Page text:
Winter Weather Causes Over 700 Flight Disruptions At Denver International Airport

Denver’s high temperature on Saturday did not reach above zero degrees.

Several travelers passing through Denver International Airport (DEN) on Saturday were impacted by winter weather as hundreds of flights were canceled or delayed. With the region experiencing subzero temperatures, many airlines had to make last-minute changes to their operations.

It comes as more than 1,000 flights were affected at DEN on Friday due to wintry conditions. As the system continues moving eastward, other Midwest and East Coast airports are bracing for impact.

Starting off 2024 with more flight impacts

As of 16:30 MDT on Saturday, there were a total of 575 delays and 156 cancelations at DEN, according to FlightAware data. With a major hub at the airport, United Airlines suffered from the most cancelations at 64, accounting for 11% of its operations at the airport. The carrier’s delays were also significant, topping 197, equivalent to 33% of its operation in the Mile High City.

Several regional flights were also impacted. SkyWest Airlines, which operates under the United Express Brand, recorded 42 cancelations and 72 delays. The numbers represent 15% and 26% of the carrier’s operation at the airline, respectively. Southwest Airlines came in third in terms of cancelations at 33 flights, or 7%, but the low-cost airline had the most amount of flights that were delayed as of 16:00, recording 187 flights, or 42% of its movements.

With 12 canceled flights between Bozeman Yellowstone International Airport in Montana, the particular route experienced the largest number of cancelations, according to Denver FOX affiliate, KDVR. Other impacted flights originating at DEN were departures to and from Eppley Field in Omaha, Nebraska, with 10 cancellations, and Chicago O’Hare International Airport, where four flights were axed.

Busy holiday travel

The cancelations come amid a holiday weekend, where air travel was expected to surge. US Transportation Secretary Pete Buttigieg estimated that more than 46,200 flights operated on Thursday. While the number was expected to decrease slightly as the weekend continued, nearly 43,000 flights are still estimated nationwide on Monday and Tuesday.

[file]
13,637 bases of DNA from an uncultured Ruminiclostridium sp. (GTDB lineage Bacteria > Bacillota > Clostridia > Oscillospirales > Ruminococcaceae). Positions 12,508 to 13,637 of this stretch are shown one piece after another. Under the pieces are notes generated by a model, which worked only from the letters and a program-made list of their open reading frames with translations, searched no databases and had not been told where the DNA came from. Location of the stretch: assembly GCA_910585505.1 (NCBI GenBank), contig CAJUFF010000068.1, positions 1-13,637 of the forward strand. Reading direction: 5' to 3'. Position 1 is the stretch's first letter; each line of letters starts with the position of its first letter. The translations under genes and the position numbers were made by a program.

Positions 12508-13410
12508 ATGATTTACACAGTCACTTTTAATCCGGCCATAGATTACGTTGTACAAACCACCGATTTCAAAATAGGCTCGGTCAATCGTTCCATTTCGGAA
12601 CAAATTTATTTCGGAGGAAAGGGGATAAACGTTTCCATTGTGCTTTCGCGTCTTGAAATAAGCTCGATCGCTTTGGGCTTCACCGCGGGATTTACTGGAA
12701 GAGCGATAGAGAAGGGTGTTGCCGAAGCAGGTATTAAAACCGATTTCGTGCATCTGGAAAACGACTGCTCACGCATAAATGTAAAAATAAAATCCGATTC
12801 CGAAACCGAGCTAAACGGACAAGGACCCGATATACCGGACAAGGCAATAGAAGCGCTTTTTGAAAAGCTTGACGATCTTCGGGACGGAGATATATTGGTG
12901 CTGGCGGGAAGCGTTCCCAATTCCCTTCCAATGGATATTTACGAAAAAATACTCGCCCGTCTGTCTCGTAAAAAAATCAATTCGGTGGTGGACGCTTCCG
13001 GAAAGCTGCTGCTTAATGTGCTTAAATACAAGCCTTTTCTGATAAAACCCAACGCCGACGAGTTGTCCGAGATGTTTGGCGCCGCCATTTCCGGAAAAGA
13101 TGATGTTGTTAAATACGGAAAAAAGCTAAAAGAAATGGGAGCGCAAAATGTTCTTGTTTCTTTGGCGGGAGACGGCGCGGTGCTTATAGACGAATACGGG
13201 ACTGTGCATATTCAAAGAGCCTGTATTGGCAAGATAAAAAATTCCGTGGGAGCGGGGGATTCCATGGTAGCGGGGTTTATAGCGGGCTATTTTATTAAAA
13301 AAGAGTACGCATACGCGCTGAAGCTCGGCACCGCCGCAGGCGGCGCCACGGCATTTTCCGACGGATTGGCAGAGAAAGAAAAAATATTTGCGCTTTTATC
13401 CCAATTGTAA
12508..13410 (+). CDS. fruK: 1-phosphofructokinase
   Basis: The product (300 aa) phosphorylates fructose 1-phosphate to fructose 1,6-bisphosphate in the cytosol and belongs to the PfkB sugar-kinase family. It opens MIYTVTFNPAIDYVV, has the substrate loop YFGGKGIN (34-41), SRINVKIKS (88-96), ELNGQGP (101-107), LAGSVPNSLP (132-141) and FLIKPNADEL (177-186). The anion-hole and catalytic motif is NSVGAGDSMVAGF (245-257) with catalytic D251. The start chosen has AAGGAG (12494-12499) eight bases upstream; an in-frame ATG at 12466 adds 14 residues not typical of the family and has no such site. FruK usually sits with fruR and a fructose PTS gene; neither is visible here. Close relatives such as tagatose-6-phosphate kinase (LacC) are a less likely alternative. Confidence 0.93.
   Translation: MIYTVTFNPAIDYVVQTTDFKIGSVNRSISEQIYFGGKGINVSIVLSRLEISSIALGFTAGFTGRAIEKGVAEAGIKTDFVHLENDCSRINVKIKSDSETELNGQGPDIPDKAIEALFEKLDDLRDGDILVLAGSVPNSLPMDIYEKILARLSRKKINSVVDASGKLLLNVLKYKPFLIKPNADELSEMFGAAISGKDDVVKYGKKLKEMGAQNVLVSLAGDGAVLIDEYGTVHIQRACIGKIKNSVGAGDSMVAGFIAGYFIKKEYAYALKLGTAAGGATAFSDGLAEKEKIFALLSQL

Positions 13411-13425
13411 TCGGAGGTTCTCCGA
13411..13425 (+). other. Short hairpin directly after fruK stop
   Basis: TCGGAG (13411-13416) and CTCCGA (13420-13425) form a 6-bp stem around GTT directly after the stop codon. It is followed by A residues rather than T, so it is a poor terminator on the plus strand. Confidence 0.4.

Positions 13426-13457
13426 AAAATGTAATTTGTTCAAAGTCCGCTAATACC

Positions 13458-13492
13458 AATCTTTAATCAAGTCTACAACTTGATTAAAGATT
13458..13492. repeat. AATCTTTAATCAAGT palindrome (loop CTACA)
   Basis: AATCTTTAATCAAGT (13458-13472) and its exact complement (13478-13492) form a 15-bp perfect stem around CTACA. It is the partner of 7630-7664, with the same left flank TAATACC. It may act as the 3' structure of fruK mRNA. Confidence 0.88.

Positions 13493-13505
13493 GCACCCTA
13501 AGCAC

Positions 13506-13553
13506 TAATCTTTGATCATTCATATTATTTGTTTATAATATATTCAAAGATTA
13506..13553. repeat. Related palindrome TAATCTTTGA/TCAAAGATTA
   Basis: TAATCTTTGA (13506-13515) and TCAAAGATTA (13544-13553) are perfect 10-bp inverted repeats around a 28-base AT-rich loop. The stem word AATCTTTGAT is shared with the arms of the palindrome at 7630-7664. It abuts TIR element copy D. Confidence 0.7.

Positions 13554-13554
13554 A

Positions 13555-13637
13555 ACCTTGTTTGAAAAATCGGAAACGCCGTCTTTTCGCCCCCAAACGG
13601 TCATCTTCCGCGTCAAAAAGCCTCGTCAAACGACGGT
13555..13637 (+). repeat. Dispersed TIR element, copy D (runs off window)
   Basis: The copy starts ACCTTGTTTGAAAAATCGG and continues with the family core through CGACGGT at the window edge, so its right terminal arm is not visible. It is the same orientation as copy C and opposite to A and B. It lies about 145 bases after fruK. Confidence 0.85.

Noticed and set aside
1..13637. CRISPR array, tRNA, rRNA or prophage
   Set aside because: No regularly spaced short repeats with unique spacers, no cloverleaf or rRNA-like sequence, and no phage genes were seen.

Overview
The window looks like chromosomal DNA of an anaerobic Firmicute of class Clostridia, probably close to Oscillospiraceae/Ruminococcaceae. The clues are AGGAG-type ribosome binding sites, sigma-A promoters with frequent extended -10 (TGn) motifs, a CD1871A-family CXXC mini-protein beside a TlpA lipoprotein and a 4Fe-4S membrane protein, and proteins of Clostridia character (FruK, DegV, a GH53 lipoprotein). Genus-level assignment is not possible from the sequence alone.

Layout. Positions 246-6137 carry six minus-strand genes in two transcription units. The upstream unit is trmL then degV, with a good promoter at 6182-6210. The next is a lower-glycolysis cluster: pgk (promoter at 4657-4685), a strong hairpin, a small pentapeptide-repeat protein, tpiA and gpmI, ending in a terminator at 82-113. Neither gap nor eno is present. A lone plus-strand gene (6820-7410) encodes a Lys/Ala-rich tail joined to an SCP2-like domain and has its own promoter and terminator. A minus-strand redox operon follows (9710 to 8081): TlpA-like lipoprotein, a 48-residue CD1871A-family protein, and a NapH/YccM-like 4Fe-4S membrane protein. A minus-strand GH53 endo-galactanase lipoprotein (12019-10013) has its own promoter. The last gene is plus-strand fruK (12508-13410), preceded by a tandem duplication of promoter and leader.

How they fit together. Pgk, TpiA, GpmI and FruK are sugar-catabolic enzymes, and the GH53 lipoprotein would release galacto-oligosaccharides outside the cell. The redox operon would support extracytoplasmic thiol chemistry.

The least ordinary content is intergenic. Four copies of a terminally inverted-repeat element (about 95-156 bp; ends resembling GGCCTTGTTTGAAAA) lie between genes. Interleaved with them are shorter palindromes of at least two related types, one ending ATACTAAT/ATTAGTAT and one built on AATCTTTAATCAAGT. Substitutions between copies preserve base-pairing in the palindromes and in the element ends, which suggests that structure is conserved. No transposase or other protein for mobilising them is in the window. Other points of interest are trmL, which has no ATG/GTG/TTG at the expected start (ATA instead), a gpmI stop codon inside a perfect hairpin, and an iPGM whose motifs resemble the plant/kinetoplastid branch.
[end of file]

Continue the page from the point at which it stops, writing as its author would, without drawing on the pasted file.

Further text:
In addition to winter weather, the grounding of the Boeing 737 MAX was also likely a factor in the disruptions. United is the largest operator of the plane type, while Alaska Airlines is the second. Notably, Alaska did not have any cancelations at DEN as of 16:00 on Saturday, according to FlightAware.

Earlier on Saturday, the Federal Aviation Administration (FAA) ordered that aircraft departing from DEN to be deiced to help remove snow and ice and ensure they were safe to operate. On the FAA’s National Airspace System Status, the agency also listed that Akron-Canton Airport, Cleveland Hopkins International Airport, Kansas City International Airport, MBS International Airport, and Pittsburgh International Airport were under the deicing measure.

“Warming up” into the 40s

The number of flight disruptions looks similar to Friday when DEN recorded 820 delays and 191 cancelations. United, expectedly, suffered greatly, canceling 77 flights and delaying 222. Southwest, however, beat United’s delays with 296, but the airline only canceled 47 flights. SkyWest had 34 cancelations and 114 delays.

Denver’s high temperature on Saturday was -2 degrees. On Sunday, a high of 10 degrees is forecasted with overcast conditions. Monday, with a high of 1 degree, will be the last day that temperatures are in the single digits, as conditions are expected to warm up relatively into the 30s and 40s next week.


Aviation Groups In US Write To Government Challenging Public Charter Rules

JSX’s unique offering allows passengers curb to seat in just 20 minutes.

Aviation groups are expressing their opposition to changing the US government rules protecting public charter carriers like JSX, which would limit their way of operating.

Multiple airlines and aircraft manufacturers have voiced their concern by sending a letter to the US government earlier this week, noting that a rule change would have negative consequences and stifle competition.